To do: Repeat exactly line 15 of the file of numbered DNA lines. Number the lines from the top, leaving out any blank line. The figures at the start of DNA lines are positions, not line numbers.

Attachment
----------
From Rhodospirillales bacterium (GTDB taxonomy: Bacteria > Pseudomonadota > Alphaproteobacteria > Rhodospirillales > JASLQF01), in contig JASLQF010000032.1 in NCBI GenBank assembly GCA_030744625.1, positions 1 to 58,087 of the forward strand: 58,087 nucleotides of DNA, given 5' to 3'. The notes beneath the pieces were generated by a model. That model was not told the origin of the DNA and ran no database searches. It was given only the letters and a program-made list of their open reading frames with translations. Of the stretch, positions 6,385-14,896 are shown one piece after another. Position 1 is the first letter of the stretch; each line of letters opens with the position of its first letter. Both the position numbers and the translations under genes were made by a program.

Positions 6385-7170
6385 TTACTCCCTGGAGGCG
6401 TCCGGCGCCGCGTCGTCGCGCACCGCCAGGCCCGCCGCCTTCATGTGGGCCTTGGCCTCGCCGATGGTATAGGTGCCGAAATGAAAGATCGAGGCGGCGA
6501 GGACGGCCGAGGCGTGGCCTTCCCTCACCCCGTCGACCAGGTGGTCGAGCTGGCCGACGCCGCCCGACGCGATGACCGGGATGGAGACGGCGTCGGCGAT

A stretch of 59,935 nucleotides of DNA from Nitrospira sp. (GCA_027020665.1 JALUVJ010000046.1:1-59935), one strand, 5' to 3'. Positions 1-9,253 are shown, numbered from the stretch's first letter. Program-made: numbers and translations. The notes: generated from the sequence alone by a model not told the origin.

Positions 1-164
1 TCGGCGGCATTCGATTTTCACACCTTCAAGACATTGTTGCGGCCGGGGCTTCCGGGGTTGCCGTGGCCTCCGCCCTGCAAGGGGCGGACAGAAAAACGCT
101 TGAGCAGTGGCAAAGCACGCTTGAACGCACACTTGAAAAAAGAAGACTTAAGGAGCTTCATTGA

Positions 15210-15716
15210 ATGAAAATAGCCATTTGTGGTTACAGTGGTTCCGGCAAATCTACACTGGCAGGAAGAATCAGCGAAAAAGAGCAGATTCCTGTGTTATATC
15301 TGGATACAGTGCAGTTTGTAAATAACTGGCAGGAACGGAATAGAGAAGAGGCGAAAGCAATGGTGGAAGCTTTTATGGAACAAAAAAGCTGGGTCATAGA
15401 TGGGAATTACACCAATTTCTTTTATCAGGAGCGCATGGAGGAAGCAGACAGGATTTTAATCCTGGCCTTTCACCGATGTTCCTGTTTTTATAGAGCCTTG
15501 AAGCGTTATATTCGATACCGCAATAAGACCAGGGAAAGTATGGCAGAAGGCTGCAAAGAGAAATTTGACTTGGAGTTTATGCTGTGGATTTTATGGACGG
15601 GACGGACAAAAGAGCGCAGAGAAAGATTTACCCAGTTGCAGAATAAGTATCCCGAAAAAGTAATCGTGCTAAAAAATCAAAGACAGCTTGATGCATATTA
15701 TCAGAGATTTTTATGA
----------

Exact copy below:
15601 GACGGACAAAAGAGCGCAGAGAAAGATTTACCCAGTTGCAGAATAAGTATCCCGAAAAAGTAATCGTGCTAAAAAATCAAAGACAGCTTGATGCATATTA